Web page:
Rowan Williams - 104th Archbishop of Canterbury
Rowan Douglas Williams was born in Swansea, south Wales on 14 June 1950, into a Welsh-speaking family, and was educated at Dynevor School in Swansea and Christ's College Cambridge where he studied theology. He studied for his doctorate – in the theology of Vladimir Lossky, a leading figure in Russian twentieth-century religious thought – at Wadham College Oxford, taking his DPhil in 1975. After two years as a lecturer at the College of the Resurrection, near Leeds, he was ordained deacon in Ely Cathedral before returning to Cambridge.
From 1977, he spent nine years in academic and parish work in Cambridge: first at Westcott House, being ordained priest in 1978, and from 1980 as curate at St George's, Chesterton. In 1983 he was appointed as a lecturer in Divinity in the university, and the following year became dean and chaplain of Clare College. 1986 saw a return to Oxford now as Lady Margaret Professor of Divinity and Canon of Christ Church; he was awarded the degree of Doctor of Divinity in 1989, and became a fellow of the British Academy in 1990. He is also an accomplished poet and translator.
In 1991 Professor Williams accepted election and consecration as bishop of Monmouth, a diocese on the Welsh borders, and in 1999 on the retirement of Archbishop Alwyn Rice Jones he was elected Archbishop of Wales, one of the 38 primates of the Anglican Communion. Thus it was that, in July 2002, with eleven years' experience as a diocesan bishop and three as a leading primate in the Communion, Archbishop Williams was confirmed on 2 December 2002 as the 104th bishop of the See of Canterbury: the first Welsh successor to St Augustine of Canterbury and the first since the mid-thirteenth century to be appointed from beyond the English Church.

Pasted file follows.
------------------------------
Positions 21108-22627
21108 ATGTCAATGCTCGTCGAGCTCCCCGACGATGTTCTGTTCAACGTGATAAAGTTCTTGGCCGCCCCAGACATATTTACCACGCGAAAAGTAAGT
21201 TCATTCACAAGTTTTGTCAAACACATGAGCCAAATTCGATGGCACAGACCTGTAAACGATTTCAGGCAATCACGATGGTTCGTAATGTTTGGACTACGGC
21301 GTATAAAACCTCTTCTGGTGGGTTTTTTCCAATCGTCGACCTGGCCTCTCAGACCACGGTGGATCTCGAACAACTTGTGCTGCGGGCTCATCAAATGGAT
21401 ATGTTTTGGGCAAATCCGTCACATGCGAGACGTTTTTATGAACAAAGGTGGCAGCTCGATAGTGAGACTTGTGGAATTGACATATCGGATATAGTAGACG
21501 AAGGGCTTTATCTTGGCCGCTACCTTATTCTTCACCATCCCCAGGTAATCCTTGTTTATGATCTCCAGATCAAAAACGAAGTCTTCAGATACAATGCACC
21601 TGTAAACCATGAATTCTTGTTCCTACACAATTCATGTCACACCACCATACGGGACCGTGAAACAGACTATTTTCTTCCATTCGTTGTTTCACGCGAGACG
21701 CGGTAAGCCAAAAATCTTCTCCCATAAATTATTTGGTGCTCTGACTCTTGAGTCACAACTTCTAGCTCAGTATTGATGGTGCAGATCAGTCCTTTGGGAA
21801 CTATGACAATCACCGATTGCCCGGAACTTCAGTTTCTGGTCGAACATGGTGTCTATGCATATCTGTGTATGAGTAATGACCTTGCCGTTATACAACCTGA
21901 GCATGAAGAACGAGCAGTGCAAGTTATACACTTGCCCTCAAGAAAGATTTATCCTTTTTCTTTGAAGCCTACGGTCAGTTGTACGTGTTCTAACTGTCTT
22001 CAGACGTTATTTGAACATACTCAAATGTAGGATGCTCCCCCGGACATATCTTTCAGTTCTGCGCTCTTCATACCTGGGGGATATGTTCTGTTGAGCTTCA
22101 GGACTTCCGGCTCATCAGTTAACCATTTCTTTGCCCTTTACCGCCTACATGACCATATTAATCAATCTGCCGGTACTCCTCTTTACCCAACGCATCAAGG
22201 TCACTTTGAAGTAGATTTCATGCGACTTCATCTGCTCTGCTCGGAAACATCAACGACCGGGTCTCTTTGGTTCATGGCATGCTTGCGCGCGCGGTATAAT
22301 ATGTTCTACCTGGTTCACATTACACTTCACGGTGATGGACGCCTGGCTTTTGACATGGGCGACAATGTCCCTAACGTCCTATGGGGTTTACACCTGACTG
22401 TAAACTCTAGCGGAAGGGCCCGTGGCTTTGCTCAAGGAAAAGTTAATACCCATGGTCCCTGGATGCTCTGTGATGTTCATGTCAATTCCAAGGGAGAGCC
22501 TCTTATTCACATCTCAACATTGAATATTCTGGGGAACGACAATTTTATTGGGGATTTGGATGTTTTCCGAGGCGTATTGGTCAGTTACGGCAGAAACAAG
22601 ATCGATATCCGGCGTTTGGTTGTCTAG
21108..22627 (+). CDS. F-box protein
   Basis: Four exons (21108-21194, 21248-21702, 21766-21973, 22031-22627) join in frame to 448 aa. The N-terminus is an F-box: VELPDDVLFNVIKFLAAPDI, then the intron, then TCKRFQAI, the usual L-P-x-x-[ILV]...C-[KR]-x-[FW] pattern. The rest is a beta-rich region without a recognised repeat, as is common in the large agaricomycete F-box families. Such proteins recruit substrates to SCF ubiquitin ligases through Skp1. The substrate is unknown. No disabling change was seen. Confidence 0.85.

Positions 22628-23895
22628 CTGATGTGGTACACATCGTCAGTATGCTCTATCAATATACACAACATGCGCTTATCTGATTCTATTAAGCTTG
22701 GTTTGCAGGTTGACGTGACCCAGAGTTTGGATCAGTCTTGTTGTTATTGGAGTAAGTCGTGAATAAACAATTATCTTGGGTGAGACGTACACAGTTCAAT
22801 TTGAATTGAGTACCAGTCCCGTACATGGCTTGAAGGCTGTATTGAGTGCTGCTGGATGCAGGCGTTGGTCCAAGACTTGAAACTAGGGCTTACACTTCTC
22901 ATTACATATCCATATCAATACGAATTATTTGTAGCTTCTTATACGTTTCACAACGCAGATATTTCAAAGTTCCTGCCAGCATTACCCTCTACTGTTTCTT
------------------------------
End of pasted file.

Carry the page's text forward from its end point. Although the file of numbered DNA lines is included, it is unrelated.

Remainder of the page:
As Archbishop of Canterbury his principal responsibilities were pastoral – leading the life and witness of the Church of England in general and his own diocese in particular by his teaching and oversight, and promoting and guiding the communion of the world-wide Anglican Church by the globally recognized ministry of unity that attaches to the office of bishop of the see of Canterbury.
Dr Williams' interests include music, fiction and languages. He is acknowledged internationally as an outstanding theological writer, scholar and teacher, and he has been involved in many theological, ecumenical and educational commissions. He has written extensively across a very wide range of related fields of professional study – philosophy, theology (especially early and patristic Christianity), spirituality and religious aesthetics.. He has also written throughout his career on moral, ethical and social topics and, as archbishop, turned his attention increasingly on contemporary cultural and interfaith issues.
In 1981 Dr Williams married Jane Paul, a lecturer in theology, whom he met while living and working in Cambridge. They have a daughter and a son.
Christ's College, Cambridge B.A. 1971. M.A. 1975 Wadham College, Oxford, D.Phil 1975 College of the Resurrection, Mirfield, 1975 Deacon 1977, Priest 1978 Tutor, Westcott House, Cambridge 1977-1980 Honorary Curate, Chesterton St George, Ely 1980-1983 Lecturer in Divinity, Cambridge 1980-1986 Dean and Chaplain, Clare College, Cambridge 1984-1986 Canon Theologian, Leicester Cathedral 1981-1982 Canon Residentiary, Christ Church, Oxford 1986-1992 Lady Margaret Professor of Divinity, Oxford 1986-1992 Doctor of Divinity 1989 Fellow, British Academy 1990
Bishop of Monmouth
Elected Bishop of Monmouth on 5 December 1991, Rowan Williams was consecrated at St Asaph Cathedral on the feast of St Philip and St James, 1 May 1992 and was enthroned at St Woolos Cathedral on 14 May, 1992.
Archbishop of Wales
Rowan Williams was elected Archbishop of Wales in December 1999 and was enthroned at St Woolos Cathedral on Saturday 26th February, 2000.
Archbishop of Canterbury
Elected as Archbishop of Canterbury on 23 July 2002.
Confirmed as 104th Archbishop of Canterbury on 2 December 2002 in St Paul's Cathedral, London.
Enthroned as the 104th Archbishop of Canterbury on 27 February 2003 in Canterbury Cathedral.
At the end of 2012 he stepped down to move to a new role as Master of Magdalene College, Cambridge.